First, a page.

"In Christian Science churches"

All students of Christian Science who are familiar with the Manual of The Mother Church by Mrs. Eddy have had healing glimpses of the wealth of wisdom and justice which lie enfolded within its rules and By-laws, and which become available for our better use as we progressively demonstrate our highest sense of them. To mention a single instance: this way of wisdom was clearly evidenced regarding the By-law entitled "Prayer in Church" (Art. VIII, Sect. 5), which is very brief and reads as follows: "The prayers in Christian Science churches shall be offered for the congregations collectively and exclusively."

Closer attention and observance had for some time been given this By-law, and a greater appreciation of the priceless privileges which it affords had thus been awakened. This more grateful appreciation of and more whole-hearted obedience to its guidance had brought the assurance that a constant stream of healing was flowing through such a channel to receptive hearts. Then on a certain Sunday morning, during the reading of the Lesson-Sermon in a branch church, the following incident occurred as if to confirm this assurance. A little child who sat near the writer began in a loud whisper to ask for a drink of water. The mother, to whom the request seemed directed, was doubtless doing metaphysical work, as no apparent move was made to supply the need in a physical way, although the little voice rose to a more and more insistent demand. For a moment the writer was startled by the insistence with which this need—real or fancied—was voicing itself. Thought went quickly to the many times, under almost identical conditions, when she had heard this same cry come through childish lips, and immediately the effective way to meet this need came to her as a privilege and duty in the application of the By-law above referred to. A prayer of gratitude went out to the compassionate Father-Mother God for the eternal and abundant supply of living water present to quench the thirst of the congregation, which, like the multitude of five thousand, consisted of men and women and children. Two distinct passages of the Bible came into thought,—Ezekiel 47:1 from the Old Testament, where is given the vision of the holy waters, and John 4:10–15 from the New, where Jesus tells the woman of Samaria of the living water,—and poured out their refreshment so abundantly that a few moments later, when thought again turned to the one from whom the cry of thirst had come, a calm content was there.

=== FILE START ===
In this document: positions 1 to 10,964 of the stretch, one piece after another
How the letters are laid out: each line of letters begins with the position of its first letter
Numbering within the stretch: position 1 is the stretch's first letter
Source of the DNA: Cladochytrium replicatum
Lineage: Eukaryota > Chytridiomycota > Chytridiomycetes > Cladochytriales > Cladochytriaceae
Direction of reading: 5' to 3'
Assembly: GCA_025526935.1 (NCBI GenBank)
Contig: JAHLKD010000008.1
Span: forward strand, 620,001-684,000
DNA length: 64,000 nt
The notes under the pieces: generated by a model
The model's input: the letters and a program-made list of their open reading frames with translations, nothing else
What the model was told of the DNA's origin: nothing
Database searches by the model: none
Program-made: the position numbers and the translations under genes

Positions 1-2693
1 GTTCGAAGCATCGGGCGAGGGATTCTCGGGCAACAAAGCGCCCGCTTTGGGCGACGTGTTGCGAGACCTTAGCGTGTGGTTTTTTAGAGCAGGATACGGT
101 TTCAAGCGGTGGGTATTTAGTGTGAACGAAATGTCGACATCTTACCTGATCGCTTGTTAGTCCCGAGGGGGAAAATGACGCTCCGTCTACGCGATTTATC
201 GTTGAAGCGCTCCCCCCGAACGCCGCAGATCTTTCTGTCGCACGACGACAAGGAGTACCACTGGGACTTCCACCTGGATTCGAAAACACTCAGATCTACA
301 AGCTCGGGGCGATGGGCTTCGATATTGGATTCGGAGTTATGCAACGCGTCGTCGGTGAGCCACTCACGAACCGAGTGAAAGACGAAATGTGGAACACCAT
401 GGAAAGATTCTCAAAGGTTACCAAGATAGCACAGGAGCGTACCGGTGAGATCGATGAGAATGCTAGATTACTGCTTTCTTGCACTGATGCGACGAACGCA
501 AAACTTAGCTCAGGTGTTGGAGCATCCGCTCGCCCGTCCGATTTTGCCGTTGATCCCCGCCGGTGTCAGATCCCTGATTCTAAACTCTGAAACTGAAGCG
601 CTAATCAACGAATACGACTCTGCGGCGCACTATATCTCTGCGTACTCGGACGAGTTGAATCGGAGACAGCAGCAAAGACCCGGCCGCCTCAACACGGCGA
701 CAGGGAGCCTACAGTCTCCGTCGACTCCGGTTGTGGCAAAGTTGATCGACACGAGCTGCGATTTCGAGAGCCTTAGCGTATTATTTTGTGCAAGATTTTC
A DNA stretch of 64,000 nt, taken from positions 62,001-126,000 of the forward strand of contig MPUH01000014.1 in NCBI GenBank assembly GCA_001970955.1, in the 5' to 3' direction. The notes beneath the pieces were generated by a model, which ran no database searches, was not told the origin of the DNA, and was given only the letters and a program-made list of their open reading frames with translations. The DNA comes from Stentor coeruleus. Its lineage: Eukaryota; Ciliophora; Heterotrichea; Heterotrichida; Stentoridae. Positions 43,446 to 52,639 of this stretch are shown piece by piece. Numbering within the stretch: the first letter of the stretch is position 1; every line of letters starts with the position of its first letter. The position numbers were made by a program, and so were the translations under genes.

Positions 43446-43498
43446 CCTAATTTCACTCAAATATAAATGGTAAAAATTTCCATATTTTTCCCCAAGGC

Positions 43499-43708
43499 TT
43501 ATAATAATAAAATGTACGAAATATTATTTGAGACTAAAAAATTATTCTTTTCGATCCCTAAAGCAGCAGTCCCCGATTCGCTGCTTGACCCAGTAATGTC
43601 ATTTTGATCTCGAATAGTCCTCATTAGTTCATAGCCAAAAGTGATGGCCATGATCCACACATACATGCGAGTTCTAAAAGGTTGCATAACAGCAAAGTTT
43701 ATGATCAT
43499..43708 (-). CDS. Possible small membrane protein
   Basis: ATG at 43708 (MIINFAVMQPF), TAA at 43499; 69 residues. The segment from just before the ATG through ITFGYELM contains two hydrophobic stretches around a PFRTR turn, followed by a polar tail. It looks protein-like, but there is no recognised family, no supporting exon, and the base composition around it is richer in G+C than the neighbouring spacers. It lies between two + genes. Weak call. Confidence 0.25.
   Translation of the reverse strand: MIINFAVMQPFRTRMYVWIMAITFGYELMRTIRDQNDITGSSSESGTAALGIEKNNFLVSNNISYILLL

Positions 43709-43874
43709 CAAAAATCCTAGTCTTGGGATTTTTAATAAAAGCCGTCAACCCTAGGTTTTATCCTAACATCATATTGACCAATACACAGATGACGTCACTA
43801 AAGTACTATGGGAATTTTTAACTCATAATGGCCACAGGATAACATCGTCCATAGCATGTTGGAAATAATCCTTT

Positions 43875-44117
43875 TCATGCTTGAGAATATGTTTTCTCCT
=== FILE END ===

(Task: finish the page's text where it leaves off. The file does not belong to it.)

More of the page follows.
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Finding God, Good
November 3, 1923
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